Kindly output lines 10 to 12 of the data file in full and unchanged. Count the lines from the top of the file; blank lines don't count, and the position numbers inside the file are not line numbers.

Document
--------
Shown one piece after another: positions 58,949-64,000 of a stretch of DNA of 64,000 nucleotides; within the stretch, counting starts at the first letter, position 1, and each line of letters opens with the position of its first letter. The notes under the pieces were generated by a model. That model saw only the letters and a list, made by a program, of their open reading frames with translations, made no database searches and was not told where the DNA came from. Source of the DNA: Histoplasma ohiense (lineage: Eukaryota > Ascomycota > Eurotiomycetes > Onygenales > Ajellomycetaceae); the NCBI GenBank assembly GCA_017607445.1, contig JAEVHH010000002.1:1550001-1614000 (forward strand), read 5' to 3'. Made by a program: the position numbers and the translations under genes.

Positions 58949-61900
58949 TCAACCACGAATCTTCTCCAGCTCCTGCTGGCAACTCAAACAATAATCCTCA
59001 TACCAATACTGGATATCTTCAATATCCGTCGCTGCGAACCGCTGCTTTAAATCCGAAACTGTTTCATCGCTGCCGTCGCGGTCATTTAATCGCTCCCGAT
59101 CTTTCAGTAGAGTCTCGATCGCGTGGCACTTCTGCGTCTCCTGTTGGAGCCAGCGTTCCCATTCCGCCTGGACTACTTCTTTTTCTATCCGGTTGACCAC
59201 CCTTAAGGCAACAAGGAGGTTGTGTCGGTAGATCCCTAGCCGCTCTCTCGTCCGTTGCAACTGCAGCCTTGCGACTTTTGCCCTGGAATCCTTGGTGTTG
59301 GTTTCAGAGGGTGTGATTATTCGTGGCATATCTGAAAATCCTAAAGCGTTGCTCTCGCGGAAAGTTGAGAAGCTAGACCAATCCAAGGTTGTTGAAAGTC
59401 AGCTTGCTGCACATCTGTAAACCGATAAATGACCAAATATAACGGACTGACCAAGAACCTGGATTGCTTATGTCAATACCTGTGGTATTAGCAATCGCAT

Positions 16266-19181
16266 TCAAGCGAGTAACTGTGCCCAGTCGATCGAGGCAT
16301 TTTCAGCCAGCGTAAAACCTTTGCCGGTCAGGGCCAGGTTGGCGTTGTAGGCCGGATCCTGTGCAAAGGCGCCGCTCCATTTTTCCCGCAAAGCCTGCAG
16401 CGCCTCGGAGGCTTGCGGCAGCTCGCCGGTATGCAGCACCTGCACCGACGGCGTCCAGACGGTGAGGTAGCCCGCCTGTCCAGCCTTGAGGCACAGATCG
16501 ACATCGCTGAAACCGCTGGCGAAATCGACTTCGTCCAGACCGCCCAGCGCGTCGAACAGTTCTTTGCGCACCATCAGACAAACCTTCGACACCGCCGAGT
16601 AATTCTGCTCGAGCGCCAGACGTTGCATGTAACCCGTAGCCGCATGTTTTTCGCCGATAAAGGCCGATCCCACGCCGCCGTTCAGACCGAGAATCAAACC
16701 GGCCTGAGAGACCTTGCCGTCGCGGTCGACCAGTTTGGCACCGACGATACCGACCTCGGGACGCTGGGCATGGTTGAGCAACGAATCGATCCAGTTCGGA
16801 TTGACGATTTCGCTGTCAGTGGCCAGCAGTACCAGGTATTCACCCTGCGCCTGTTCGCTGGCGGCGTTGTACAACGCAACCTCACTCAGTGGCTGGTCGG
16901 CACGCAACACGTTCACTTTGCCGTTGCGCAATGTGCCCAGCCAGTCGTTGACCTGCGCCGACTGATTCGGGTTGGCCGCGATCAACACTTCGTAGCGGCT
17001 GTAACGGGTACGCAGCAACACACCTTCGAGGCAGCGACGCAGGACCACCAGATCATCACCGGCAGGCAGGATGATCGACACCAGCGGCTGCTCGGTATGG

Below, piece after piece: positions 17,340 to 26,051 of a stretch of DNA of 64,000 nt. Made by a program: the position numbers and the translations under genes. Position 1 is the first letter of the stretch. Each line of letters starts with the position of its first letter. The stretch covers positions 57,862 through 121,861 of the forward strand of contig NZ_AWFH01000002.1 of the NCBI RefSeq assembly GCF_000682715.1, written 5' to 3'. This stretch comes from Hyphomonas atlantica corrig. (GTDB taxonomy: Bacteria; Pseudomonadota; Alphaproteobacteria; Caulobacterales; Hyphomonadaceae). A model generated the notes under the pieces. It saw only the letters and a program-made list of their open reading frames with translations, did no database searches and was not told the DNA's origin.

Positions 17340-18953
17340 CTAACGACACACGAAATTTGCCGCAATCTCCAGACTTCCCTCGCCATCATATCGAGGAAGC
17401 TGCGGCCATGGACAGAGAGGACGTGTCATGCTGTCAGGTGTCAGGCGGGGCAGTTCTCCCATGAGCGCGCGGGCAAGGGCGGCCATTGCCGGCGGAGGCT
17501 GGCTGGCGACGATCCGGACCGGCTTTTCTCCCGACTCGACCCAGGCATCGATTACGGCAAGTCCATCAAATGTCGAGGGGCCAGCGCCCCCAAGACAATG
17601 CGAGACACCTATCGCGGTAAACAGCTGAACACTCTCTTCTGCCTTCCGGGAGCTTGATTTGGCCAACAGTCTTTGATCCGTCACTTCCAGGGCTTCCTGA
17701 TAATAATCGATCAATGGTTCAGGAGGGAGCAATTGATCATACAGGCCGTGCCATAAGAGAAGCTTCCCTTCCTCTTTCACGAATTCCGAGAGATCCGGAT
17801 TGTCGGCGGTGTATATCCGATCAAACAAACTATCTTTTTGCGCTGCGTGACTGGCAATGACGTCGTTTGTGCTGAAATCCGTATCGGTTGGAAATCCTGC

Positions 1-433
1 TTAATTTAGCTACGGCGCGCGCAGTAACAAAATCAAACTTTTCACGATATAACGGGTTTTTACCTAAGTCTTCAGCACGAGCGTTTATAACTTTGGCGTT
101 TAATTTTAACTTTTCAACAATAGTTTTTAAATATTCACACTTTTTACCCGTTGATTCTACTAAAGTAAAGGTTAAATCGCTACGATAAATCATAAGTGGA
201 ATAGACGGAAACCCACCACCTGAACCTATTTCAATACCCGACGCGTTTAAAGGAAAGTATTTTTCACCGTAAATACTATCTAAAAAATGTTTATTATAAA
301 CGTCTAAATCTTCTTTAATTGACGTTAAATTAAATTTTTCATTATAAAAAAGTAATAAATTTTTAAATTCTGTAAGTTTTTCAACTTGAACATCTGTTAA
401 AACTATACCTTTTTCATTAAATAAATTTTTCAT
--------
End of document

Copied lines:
16266 TCAAGCGAGTAACTGTGCCCAGTCGATCGAGGCAT
16301 TTTCAGCCAGCGTAAAACCTTTGCCGGTCAGGGCCAGGTTGGCGTTGTAGGCCGGATCCTGTGCAAAGGCGCCGCTCCATTTTTCCCGCAAAGCCTGCAG
16401 CGCCTCGGAGGCTTGCGGCAGCTCGCCGGTATGCAGCACCTGCACCGACGGCGTCCAGACGGTGAGGTAGCCCGCCTGTCCAGCCTTGAGGCACAGATCG